“This Historic Motor Cycle Racing Register of South Australia was first formed in 1977, known at that time as the Classic Racing Association. The name was changed in 1986 adopting the title “Historic”, which signifies the real nature and purpose of the organisation, but the title “Classic” is still used in defining racing events which are exclusively for the machines which qualify for competition in this category”
Historic Motor Cycle Racing Register of SA Inc. – PO Box 311, Campbelltown SA 5074
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The Register is an incorporated body and is affiliated with the Motorcycling SA which is the controlling body representing Motorcycling Australia.
Membership is open to any person whether he or she owns such a machine or not. Annual Membership fee is at present $40 for Single Membership and $50 for Family Membership. For new members there is an additional joining fee of $10.
Aims and Objectives
To restore, preserve and use Motorcycles of British, European, American and Japanese manufacture up to and including December 31st 1990.
Meetings are held on the 3rd Thursday of each month at 8.00pm, the venue being Motorcycling SA, 251 The Parade, Beulah Park. Annual General Meetings are held on the 3rd Thursday of August.
Monthly meetings are essentially social, with Guest Speakers on occasion. A comprehensive library of Motor Cycle Matter is kept and is available to all members.
Any member with knowledge and or general interest in restoration, building and preparing Historic machines for racing is cordially invited to be Guest Speaker at any time.
Road Racing is conducted from time to time, such events are well attended and growing in popularity. Typical circuits are Mallala Motor Sports Park and McNamara Park, Mount Gambier in South Australia and other similar tracks in other States.
Club days are held twice yearly for members. For a small fee you are able to carry out tuning adjustments to machines and to have access to the circuit for machine testing and practice.
Annually the Peter Westerman Memorial Trophy is awarded to the rider who gains the highest number of points in any one year in Historic Competition, the respective rider names being suitably engraved each year. Points are awarded as per the GCR’s for 1st, 2nd, 3rd down to 20th place in each class and overall for feature races.
All rules governing machine specification and or restrictions and rider requirements are set out in Motorcycling Australia Rule Book obtainable from Motorcycling SA and online. A special section deals exclusively with matters relating to Historic Machines. Intended riders in any competitive event must first obtain a Competition License which is issued by Motorcycling SA. Application for such license must first be authorised and signed by the Secretary of the Register.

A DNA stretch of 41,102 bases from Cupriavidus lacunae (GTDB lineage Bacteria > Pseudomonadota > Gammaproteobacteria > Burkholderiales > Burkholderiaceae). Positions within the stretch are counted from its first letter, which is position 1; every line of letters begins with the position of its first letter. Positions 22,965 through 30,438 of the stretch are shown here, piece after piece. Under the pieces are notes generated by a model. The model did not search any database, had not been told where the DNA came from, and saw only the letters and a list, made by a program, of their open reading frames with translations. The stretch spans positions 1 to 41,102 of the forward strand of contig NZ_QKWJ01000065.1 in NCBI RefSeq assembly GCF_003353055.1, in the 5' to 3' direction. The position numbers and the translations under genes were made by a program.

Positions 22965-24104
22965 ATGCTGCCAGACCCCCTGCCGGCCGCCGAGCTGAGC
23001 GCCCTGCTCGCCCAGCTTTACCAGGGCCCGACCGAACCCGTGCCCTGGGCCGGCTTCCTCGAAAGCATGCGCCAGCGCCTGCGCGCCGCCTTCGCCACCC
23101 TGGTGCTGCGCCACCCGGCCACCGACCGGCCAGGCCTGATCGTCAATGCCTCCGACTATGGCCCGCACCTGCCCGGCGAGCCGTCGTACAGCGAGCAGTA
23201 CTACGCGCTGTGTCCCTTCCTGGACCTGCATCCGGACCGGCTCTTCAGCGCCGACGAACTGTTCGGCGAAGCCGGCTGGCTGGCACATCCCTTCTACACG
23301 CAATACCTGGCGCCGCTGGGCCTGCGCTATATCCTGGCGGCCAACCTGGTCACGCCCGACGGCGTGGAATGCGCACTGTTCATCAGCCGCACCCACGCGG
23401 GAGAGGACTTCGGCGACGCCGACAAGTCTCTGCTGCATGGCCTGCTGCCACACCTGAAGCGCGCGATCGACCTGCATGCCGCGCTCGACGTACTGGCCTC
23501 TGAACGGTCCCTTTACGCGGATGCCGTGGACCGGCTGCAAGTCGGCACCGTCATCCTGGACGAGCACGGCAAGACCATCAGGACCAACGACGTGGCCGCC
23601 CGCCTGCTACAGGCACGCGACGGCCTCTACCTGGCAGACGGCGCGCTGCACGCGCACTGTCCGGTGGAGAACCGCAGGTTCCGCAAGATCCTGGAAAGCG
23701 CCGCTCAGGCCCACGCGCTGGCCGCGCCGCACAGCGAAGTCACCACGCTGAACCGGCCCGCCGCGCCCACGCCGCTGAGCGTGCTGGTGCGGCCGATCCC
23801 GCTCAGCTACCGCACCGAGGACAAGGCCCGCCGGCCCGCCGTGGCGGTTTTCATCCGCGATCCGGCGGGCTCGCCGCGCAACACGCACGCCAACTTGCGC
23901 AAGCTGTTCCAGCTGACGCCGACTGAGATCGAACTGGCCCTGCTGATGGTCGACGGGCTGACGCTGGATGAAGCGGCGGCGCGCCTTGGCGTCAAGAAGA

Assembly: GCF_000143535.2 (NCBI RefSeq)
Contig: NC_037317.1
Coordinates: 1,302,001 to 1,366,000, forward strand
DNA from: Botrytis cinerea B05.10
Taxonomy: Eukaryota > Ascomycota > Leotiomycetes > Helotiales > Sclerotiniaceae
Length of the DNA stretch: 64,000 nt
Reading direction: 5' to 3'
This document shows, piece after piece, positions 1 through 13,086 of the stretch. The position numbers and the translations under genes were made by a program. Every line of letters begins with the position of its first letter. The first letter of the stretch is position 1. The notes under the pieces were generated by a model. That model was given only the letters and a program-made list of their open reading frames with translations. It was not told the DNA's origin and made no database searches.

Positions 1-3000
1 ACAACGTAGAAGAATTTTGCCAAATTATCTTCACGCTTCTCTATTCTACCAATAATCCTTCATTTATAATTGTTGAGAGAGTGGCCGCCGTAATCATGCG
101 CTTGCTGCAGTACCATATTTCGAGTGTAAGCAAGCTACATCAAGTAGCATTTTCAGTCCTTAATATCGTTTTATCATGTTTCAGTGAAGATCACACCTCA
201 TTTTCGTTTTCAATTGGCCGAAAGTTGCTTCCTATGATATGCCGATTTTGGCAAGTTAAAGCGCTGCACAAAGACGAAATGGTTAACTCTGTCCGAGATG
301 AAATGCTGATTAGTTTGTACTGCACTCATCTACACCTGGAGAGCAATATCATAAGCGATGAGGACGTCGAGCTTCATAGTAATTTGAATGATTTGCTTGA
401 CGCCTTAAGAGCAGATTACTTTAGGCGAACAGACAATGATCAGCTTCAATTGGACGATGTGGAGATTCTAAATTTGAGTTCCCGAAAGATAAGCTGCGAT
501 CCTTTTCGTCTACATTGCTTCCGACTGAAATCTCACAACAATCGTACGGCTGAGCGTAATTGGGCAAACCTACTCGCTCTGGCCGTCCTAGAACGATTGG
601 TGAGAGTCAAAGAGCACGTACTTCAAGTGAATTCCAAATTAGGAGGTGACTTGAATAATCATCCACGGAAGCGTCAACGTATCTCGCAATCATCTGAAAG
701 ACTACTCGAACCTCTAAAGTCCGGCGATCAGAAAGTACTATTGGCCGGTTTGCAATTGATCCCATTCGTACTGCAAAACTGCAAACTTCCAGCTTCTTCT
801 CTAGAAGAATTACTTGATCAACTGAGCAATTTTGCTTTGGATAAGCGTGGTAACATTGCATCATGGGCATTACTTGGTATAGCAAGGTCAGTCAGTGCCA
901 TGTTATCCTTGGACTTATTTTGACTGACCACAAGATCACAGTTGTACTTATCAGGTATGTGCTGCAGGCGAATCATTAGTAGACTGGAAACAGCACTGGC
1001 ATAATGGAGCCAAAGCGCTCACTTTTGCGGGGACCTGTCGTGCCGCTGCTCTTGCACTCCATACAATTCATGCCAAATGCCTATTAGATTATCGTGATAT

What is “Historic” motorcycle racing all about?
It is really directed at preserving the heritage of motorcycle racing from days gone by. To ensure that Historic motorcycle racing remains visually identifiable for spectators and representative of particular era’s of racing from earlier times, the competition is divided into machine age brackets or “period” categories for both solo machines and sidecars.
The period categories are determined as follows:
PERIOD 1 (VETERAN)
Machines built prior to December 1919 and referred to as veteran machines. Unfortunately this group of machines is exceedingly rare and not often seen at race meetings.
PERIOD 2 (VINTAGE)
This category is for machines produced between 1st January 1920 and 31st December 1945; more generally referred to as vintage or pre-war bikes and are predominantly single cylinder 4 stroke machines of British or European manufacture. They are characterised by the “girder” fork front suspension systems and “primitive” or non-existent rear suspension.
PERIOD 3 (CLASSIC)
For machines built between 1st January 1946 and 31st December 1962 which are commonly referred to as “classics”. These bikes are representative of the post war era when motorcycle racing was largely dominated by British and European “factory” machines in single, twin or up to four cylinder engine configurations. The latter part of this period also saw the emergence of the Japanese manufacturers in the smaller capacity classes.
PERIOD 4 (POST CLASSIC)
This is for machines produced between 1st January 1963 and 31st December 1972, known as “post classics” and largely dominated by Japanese machines in both two stroke and four stroke multi cylinder engine configurations.
PERIOD 5 (FORGOTTEN ERA)
This category is for machines built between 1st January 1973 and 31st December 1982 referred to as “forgotten era”. It reflects the period of domination of Yamaha’s ‘TZ’ two strokes and the emergence of Ducati big twins and other Italian machines to do battle with big four cylinder bikes from Japan.
PERIOD 6 (NEW ERA)
This is a relatively new category for machines built between 1st January 1983 and 31st December 1990 referred to as “new era”. This period attracts bikes such as Suzuki GSX1100/750, Yamaha FZR1000, Honda VFR750 Kawasaki GPX750 and a host of smaller class machines both four stroke and two stroke race machines from Japan and Europe.
Within each “period” category there are capacity classes which are identified as follows:
|Up to 125cc
|132cc to 250cc
|263cc to 350cc
|368cc to 500cc
|526cc to 1300cc (excludes period 6)
|Up to 1300cc (excludes period 6)
|Period 2 Junior
|Up to 350cc
|Period 2 Senior
|Up to 500cc
|Period 2 unlimited
|Period 3 Formula 700 (Note this class is for push rod engines only and there is no capacity tolerance)
|526cc to 700cc
|Period 4 Formula 750
|526cc to 750cc
|Period 5 Formula 750
|526cc to 750cc
|Period 6 250 Production (Note: machine must have either a compliance plate fitted or supporting documentation of the year of manufacture)
|Period 6 Formula 750
|526cc to 750cc
|Period 6 Formula 1300
|788cc to 1300cc